Giving food for fallen fruit

By Maia King

5 October 2022

Thomas Tennant and Jonathan Nunez, of Tomfoodery Kitchen + Bar, are reinforcing their efforts to operate an environmentally conscious business that cares for its community through their Food for Fallen Fruit programme, which offers restaurant vouchers for fallen or excess produce.

The initiative began during 2020’s lockdown when Cayman experienced a bumper crop of mangoes. Left without their usual buyers, farmers were forced to discard sellable produce, losing a considerable amount of their income. In an effort to support farmers and combat food waste, Tomfoodery purchased the surplus overripe mangoes at market value for use in a variety of food products including hot sauces and juices.

Food for Fallen Fruit really took shape when Hurricane Grace swept through the following year.

“What we found with Grace was that farmers had all this fruit that they did not intend to pick,” said Nunez. “On the tree they’re good for weeks, but once they hit the ground they have a four- or five-day life. In some cases, they’re breaking, and farmers have difficulty selling the broken fruit.”

Chef and business owner pose for photo
Thomas Tennant, left, and Jonathan Nunez, of Tomfoodery, created a programme to provide vouchers in exchange for food items farmers are unable to sell or use.

With the understanding that farmers and families with fruit-bearing trees were facing unexpected food and economic losses, Tennant and Nunez decided to expand on 2020’s efforts. They took the fruit from local farmers and paid them with food vouchers.

“Especially now, people are finding it difficult to enjoy a meal at a restaurant. What if we were able to give individuals vouchers to Tomfoodery, where they can buy some Cayman-style beef, a sandwich, or take their kids out without having to use salary?”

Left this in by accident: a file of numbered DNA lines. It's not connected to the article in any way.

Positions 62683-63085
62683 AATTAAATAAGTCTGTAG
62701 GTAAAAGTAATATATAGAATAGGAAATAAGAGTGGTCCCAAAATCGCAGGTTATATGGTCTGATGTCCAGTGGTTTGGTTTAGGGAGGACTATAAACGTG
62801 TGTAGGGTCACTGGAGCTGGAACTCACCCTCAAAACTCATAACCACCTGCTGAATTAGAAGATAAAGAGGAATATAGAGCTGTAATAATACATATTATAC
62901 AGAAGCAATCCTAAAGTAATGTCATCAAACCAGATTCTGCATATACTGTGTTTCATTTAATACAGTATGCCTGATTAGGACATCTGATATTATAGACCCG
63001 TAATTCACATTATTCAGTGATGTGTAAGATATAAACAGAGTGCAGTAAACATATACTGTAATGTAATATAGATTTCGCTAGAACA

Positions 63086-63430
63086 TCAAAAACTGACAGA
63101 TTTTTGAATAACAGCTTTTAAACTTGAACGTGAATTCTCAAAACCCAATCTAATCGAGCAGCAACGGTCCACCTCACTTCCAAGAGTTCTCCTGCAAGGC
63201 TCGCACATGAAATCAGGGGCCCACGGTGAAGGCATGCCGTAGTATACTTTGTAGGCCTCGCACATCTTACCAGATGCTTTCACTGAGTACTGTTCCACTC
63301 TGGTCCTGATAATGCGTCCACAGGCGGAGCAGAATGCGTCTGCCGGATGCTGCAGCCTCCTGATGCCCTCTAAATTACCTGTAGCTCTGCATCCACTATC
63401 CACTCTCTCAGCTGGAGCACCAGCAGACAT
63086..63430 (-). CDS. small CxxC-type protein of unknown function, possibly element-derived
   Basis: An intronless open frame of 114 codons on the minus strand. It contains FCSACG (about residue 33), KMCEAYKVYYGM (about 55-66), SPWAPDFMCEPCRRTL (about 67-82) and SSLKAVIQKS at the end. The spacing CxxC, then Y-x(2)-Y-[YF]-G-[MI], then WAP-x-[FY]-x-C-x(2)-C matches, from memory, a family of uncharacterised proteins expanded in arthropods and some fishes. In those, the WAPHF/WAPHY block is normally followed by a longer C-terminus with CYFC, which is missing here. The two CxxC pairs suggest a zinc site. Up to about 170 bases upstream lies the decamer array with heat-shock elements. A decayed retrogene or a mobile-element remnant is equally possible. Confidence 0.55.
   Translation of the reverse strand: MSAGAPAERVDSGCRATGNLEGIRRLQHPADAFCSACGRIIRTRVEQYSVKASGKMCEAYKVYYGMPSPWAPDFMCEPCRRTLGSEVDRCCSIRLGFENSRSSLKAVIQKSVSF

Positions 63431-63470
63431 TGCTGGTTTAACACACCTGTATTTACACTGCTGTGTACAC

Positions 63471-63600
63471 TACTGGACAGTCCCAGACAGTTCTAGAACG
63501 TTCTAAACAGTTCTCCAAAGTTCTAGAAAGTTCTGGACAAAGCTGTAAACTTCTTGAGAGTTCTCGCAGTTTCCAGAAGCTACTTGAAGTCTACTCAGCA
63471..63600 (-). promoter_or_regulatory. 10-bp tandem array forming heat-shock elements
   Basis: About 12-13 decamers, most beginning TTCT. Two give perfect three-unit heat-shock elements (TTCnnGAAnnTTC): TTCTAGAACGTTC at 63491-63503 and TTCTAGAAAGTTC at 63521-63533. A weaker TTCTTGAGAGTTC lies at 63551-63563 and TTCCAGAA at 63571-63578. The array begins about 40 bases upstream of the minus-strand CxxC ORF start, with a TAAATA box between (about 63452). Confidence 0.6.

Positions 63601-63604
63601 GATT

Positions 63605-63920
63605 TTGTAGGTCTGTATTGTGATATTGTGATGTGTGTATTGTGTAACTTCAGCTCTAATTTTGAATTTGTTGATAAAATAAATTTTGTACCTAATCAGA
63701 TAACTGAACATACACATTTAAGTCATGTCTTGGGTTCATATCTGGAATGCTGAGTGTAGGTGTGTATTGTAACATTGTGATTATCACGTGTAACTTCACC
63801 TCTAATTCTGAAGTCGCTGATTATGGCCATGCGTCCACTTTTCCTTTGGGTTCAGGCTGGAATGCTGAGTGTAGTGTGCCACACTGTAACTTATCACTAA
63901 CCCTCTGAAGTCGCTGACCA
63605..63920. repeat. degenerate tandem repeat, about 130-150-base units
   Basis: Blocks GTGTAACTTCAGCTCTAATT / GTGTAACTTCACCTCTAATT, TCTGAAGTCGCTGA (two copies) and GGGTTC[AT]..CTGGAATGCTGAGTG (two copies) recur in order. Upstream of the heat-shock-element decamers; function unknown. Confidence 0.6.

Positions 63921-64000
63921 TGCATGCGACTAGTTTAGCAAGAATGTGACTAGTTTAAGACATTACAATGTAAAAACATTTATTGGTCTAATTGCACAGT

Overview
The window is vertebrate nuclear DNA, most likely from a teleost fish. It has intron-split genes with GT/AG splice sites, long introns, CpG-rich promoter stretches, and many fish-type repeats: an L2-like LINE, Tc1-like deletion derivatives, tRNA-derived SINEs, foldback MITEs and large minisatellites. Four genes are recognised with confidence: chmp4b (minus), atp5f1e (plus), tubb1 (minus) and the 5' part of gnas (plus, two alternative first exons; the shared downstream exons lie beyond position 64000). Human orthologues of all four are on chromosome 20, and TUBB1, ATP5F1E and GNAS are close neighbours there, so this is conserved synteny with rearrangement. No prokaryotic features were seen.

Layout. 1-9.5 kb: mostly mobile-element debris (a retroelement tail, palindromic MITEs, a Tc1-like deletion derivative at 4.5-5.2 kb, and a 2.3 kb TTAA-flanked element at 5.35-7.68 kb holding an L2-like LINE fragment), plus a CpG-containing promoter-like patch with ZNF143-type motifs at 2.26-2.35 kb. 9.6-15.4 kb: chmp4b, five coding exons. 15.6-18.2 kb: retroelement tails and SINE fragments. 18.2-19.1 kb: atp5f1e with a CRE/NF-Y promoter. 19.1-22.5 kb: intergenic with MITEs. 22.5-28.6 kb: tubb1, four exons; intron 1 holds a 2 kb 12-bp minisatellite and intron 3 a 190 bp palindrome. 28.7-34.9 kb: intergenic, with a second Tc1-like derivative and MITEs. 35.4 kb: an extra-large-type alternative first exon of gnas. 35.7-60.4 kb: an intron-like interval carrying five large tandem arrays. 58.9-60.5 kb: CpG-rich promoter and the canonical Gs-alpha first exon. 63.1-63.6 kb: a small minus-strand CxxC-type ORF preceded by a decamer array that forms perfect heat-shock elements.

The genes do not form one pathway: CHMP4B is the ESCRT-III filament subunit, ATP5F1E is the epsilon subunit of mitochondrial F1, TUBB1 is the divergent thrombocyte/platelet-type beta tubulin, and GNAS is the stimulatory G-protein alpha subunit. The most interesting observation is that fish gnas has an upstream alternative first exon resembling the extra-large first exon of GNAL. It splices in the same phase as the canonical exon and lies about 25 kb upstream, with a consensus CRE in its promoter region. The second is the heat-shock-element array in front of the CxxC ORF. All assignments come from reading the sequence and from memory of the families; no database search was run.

Following Grace, the business accepted three truckloads of coconuts.

“Chef Thomas is really creative,” Nunez said. “Regardless of their maturity, we can put coconuts into the product – we can turn them into coconut milk, a vegan ceviche, make our Coco-Fiyah hot sauce or use the husks to smoke. I’m a mixologist by trade, and Chef Thomas got me five gallons’ worth of coconut jelly; I turned that into a Bahamian drink called ‘sky juice’ which is condensed milk, coconut jelly and gin. It was wildfire.”

Through the initiative, Tomfoodery is promoting environmental awareness while supporting impacted farmers and families.

“It’s important to be part of the community,” Nunez said. “This is an attempt for us to be mindful to waste, and at the same time afford families the ability to have a meal with their kids where they don’t have to spend $30 out of pocket.”

Though initially designed for hurricane season, Tomfoodery encourages use of the programme year-round.

“What hit us was a news article that there were 600 families that were going hungry. Thomas and I both come from that background, and we wanted to remind people that they can use this programme year-round to assist.”

Interested in learning more about the Food for Fallen Fruit programme? Contact Tomfoodery by clicking here, calling +1.345.326.1601 or

This article was originally published in the September/October 2022 print edition of Camana Bay Times.

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